For the weighted histogramming function, the SD RMW PCI card 10 performs histogramming in much the same manner as previously described. However, for on-line normalization, the daisy-chain of SD RMW PCI cards are FPGA-configured for weighted histogramming. For this case, each DRAM-resident RMW bin is a 32-bit 2's block-floating complement value. The event packets input via the FC port are intermixed with conventional tag packets. These event packets are called 64-bit weighted bin-address event packets. The new packets contain not only the traditional Prompt/Delayed (P/D) bit but also a bin-address field and the correction-value field. The more traditional PET histogramming, without the complexity of weighted histogramming, merely employs +/− unity RMW cycles into 8-bit or 16-bit bins in memory. By contrast, for weighted histogramming, the correction value is added/subtracted to/from the respective bin in DRAM memory, depending on the P/D bit. In this mode of operation, the bin-address value is applied as a quad-byte index into local DRAM. Because both the correction value and the bin content are treated as block floating, the FPGA performs only signed-integer arithmetic for the RMW memory cycles. The result of on-line weighted histogramming is that all projection-data sets resident in local DRAM are inherently corrected for pre-normalized detector efficiency variations during the entirety of the acquisition.
Typically, the block-floating format has an implied decimal point between bits 10 & 11. This implied decimal location applies uniformly to both a 16-bit correction value and a 32-bit bin value. This assumption provides for normalization values—for example, an unsigned block-floating 16-bit correction value—to range from zero to values as high as 31.00 (5 bits to left of decimal) with a precision limit of +/−0.00024 (11 bits to right of decimal). A zero correction value may be used to effectively force a bad LOR to be ignored, i.e., a case where a pre-measured correction value is judged too extreme to be desirable. Similarly, the signed block-floating 32-bit bin values range as +/−1048575 (20-bits plus sign bit to left of decimal). The 32-bit bin precision limit is the same (+/−0.00024) as the prior example. Other correction factors supported by this specific choice for the location of the implied decimal include: zero, 0.04883, 0.04916, 1.0, 1.0005, 30.0, 30.0005, etc. Other trade-offs between range and precision, i.e., by selecting an alternate location for the implied decimal point are within the scope of the present invention and may also find application. In this context, the chosen location for the implied decimal point is not determined or limited by the FPGA configuration.
There is a small accumulation of error in on-line normalization that occurs with this limited-precision block-floating approach. Consider a specific 32-bit bin in the projection space that has been indexed by, for example, 100 LOR, i.e., this bin has seen 100 weighted-RMW cycles. If the 100 RMW cycles involve correction factors that are all near unity, ranging from 0.845 to 1.155, for example, there is an accumulating error on the final 32-bit bin value that might in a rare case approach 100*0.00024=0.024. This error is roughly 0.024% of the final bin value of approximately 100. Compared to the percent standard deviation for a statistical count of 100, i.e., 10%, this example for a rather extreme case with this very small magnitude of error (0.024%) validates the use of the SD Weighted RMW PCI card for limited-precision on-line normalization method.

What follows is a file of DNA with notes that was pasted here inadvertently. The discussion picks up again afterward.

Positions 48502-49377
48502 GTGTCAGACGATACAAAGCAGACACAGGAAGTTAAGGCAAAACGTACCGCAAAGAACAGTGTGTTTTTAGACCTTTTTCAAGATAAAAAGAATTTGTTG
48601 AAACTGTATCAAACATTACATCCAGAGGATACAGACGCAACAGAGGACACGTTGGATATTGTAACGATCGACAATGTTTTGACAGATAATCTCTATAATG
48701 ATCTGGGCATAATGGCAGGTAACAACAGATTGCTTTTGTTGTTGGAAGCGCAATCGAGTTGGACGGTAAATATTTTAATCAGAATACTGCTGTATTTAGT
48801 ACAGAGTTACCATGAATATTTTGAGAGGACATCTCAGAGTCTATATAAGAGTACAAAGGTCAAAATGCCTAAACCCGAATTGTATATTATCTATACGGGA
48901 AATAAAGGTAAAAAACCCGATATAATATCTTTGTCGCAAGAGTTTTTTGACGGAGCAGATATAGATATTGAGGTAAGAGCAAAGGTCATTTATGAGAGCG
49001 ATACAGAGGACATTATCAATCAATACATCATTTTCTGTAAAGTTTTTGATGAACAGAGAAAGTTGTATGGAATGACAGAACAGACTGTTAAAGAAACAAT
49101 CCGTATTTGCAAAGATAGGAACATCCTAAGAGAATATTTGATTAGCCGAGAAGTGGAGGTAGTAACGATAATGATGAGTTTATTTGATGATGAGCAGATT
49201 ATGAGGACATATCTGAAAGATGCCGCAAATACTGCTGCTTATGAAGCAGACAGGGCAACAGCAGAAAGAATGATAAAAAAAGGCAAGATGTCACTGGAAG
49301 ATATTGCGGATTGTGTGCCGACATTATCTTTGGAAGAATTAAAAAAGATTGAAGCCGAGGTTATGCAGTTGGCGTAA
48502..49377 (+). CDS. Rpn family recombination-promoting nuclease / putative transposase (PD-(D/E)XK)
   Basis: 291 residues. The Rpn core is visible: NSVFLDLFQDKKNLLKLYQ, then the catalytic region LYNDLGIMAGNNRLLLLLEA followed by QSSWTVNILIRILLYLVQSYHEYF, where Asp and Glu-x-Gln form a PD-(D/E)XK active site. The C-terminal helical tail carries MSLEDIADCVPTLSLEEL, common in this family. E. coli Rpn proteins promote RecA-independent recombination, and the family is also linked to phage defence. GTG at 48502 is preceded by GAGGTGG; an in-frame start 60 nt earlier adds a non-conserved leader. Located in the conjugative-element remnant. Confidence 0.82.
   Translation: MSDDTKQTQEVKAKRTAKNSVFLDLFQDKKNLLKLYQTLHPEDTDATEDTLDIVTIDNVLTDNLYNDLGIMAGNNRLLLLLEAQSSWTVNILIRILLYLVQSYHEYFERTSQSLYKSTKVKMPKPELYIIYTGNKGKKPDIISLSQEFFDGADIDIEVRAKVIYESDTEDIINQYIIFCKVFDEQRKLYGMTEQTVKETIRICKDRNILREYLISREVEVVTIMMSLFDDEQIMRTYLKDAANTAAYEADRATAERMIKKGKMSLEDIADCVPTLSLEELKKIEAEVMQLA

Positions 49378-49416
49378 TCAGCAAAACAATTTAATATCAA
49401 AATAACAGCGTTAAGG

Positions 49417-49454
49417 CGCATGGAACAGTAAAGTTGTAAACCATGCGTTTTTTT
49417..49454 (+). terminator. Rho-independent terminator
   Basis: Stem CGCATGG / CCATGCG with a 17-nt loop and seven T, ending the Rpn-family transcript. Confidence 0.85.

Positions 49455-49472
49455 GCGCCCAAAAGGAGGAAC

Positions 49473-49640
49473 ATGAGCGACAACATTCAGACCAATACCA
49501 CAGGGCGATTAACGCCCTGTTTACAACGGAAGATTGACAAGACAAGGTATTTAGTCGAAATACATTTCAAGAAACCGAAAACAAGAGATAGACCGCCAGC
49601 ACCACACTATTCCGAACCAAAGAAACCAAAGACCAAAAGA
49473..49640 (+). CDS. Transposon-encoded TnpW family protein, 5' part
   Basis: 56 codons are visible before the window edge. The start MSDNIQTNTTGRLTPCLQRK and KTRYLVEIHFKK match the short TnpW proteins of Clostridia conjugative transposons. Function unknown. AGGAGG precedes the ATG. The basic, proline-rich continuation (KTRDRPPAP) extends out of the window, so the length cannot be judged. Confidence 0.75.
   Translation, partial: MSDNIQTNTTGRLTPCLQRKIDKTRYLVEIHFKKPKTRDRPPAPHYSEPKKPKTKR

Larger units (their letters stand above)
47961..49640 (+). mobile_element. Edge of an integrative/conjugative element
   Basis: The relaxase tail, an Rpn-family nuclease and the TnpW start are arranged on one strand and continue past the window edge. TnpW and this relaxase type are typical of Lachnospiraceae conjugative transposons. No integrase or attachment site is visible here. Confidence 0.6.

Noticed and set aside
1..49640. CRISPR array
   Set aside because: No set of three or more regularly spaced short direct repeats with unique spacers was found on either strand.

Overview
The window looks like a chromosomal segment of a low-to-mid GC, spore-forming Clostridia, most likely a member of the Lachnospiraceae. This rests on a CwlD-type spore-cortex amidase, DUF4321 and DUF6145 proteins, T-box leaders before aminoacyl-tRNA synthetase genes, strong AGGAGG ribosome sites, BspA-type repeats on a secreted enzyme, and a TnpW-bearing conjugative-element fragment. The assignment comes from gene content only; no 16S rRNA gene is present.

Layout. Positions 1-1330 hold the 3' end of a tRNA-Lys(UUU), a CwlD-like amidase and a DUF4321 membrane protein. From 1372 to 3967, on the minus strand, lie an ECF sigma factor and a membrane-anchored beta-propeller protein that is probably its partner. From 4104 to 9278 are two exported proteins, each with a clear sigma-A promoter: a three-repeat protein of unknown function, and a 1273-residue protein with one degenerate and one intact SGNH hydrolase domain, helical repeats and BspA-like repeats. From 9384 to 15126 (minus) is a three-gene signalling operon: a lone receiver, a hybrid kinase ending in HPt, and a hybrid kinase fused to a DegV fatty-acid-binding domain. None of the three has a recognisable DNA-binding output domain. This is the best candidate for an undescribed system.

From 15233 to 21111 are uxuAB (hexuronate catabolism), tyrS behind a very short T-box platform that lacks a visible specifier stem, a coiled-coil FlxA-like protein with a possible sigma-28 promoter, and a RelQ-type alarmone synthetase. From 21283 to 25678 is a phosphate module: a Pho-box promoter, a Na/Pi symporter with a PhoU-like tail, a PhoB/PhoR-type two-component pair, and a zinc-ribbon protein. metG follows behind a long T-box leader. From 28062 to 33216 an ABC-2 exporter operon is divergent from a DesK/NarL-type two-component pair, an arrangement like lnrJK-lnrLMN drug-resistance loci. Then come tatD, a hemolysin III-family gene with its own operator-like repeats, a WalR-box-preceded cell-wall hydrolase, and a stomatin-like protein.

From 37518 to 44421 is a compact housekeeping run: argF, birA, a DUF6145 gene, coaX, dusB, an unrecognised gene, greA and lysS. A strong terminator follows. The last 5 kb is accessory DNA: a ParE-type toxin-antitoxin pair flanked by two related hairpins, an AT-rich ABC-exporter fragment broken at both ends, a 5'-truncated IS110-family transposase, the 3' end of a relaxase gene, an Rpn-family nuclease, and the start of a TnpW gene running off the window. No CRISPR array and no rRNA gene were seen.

From the foregoing description, it will be recognized by those skilled in the art that a device for improved on-line histogramming of data acquired in a Positron Emission Tomography (PET) scan has been provided. The device includes a plurality of Smart DRAM peripheral component interconnect (SD RMW PCI) cards adapted to permit very fast read-modify-write (RMW, +/− Unity and Weighted) histogramming memory cycles, and to permit large amounts of RMW memory to be effectively controlled from a single PC motherboard running a single operating system (OS). The SD RMW PCI cards are individually adapted to be used either as a Gating Buffer, for normalization look up, or for histogramming. The present invention supports on-line gated PET data acquisition.
While the present invention has been illustrated by description of several embodiments and while the illustrative embodiments have been described in considerable detail, it is not the intention of the applicant to restrict or in any way limit the scope of the appended claims to such detail. Additional advantages and modifications will readily appear to those skilled in the art. The invention in its broader aspects is therefore not limited to the specific details, representative apparatus and methods, and illustrative examples shown and described. Accordingly, departures may be made from such details without departing from the spirit or scope of applicant's general inventive concept.
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|Citing Patent||Filing date||Publication date||Applicant||Title|
|US8519710 *||Apr 26, 2012||Aug 27, 2013||Koninklijke Philips N.V.||PET/MR scanners for simultaneous PET and MR imaging|
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|U.S. Classification||382/128, 382/132, 382/131|
|International Classification||G01T1/164, G06K9/00, G01T1/29|
|Cooperative Classification||G06T1/20, G01T1/2985, A61B6/037|
|European Classification||G01T1/29D4, G06T1/20|
|May 16, 2005||AS||Assignment|
Owner name: CTI PET SYSTEMS, INC.,TENNESSEE
Free format text: ASSIGNMENT OF ASSIGNORS INTEREST;ASSIGNORS:JONES, WILLIAM F.;REED, JOHNNY;REEL/FRAME:016571/0937
Effective date: 20050516
|Nov 15, 2006||AS||Assignment|
Owner name: SIEMENS MEDICAL SOLUTIONS USA, INC.,PENNSYLVANIA
Free format text: MERGER;ASSIGNOR:CTI PET SYSTEMS, INC.;REEL/FRAME:018535/0183
Effective date: 20060930
|Mar 13, 2013||FPAY||Fee payment|
Year of fee payment: 4